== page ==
Monday, June 27, 2011

Bending Light 3: DIY photography Ringflash in action

Good evening all. Those who've read my previous entries are familiar with the ringflash adapter I recently bought off of DIY lighting kits. I've been able to test it out on a select few of my friends. One would imagine, due to its bulky-yet-flimsy build, and the fact that the DSLR that I currently use as my workhorse isn't quite as capable in the dark, that use of the ringflash might be relegated to home-studio use, or the rare fun with friends portrait shoot. However, the fun-loving risk-taker in me just couldn't be stopped I guess. I decided to test it out on some club-goers. I had to change my set-up a bit though.

Instead of using the Olympus E410, I opted to use a Canon G10, which solves my focus-hunting-in-the-dark problem, and whose hotshoe would still allow me to trigger the flash with the use of my PT-04.
   I swapped the FL36R with the YN-560, giving me a faster recycle time and more power. However, the bigger 560 wouldn't fit in the hole as it was, so I did what some users suggested in the Strobist article comment thread and cut some slits in the corners.
   Instead of tiny and bulky tripod, I opted to go with a Gorrillapod knock-off from CDR King. This helped make the set-up more rigid, supporting the flash and giving me a better grip on the set-up, not to mention more mobility than the tripod would otherwise allow.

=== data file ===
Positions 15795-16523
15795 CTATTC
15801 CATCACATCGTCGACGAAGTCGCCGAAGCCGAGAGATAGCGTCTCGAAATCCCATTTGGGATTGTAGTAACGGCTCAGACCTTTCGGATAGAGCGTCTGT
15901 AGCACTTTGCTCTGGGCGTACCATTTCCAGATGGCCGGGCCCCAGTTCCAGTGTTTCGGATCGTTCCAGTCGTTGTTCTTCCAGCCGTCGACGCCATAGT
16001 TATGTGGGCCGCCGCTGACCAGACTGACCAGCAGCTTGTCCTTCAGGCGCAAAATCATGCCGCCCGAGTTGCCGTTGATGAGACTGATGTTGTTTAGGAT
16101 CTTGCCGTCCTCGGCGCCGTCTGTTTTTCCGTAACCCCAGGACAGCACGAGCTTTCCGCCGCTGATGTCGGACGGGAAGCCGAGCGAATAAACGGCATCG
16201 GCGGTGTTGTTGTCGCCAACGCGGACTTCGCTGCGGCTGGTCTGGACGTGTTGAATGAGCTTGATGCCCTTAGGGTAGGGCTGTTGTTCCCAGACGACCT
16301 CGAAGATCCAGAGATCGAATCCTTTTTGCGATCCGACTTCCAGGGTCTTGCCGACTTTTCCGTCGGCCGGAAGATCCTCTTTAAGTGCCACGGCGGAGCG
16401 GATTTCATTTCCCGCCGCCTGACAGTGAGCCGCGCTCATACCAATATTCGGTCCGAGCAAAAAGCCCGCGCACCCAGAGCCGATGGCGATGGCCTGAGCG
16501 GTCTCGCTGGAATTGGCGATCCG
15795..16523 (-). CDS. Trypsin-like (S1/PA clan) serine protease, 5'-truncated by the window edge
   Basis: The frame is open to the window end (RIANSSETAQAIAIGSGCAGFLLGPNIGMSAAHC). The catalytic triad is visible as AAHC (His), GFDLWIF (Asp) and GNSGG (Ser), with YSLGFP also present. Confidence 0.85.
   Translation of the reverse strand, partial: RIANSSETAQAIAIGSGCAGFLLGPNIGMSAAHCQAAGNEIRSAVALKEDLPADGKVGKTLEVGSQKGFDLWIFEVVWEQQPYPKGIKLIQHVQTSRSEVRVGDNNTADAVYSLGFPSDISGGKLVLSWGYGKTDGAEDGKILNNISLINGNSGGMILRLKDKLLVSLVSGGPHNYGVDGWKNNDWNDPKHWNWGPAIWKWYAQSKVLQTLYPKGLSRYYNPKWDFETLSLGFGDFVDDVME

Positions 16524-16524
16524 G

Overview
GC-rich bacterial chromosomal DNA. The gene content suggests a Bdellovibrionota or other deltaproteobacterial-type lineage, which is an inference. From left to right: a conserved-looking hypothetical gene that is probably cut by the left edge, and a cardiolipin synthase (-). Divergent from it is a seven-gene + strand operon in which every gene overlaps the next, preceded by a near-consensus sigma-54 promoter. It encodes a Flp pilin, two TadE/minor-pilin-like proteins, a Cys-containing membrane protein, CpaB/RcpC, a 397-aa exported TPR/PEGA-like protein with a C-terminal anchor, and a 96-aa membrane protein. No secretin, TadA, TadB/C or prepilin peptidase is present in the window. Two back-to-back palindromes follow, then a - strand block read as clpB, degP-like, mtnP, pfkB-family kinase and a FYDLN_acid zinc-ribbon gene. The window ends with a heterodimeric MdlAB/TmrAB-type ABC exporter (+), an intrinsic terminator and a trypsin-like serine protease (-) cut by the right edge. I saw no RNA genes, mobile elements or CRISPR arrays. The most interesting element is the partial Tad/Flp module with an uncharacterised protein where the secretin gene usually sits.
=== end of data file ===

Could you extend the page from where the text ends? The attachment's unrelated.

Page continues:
Set-up Comparisons

It's still, by no means, compact. But that wasn't necessarily a bad thing.

Sample photos from the club (Bliss Ultraclub, along Tomas Morato):

The rest are available here.

Some things I've come to learn from this experiment:

  • The ringflash isn't advisable for group photos. Usable, for sure, but not advisable. You tend to burn the people on the sides of the photos.
  • Big and Bulky have their bonuses. Everyone was curious to see just what this new fangled camera-whatchamacallit does and how they would look in the light. Easier to get people to agree to getting shot.

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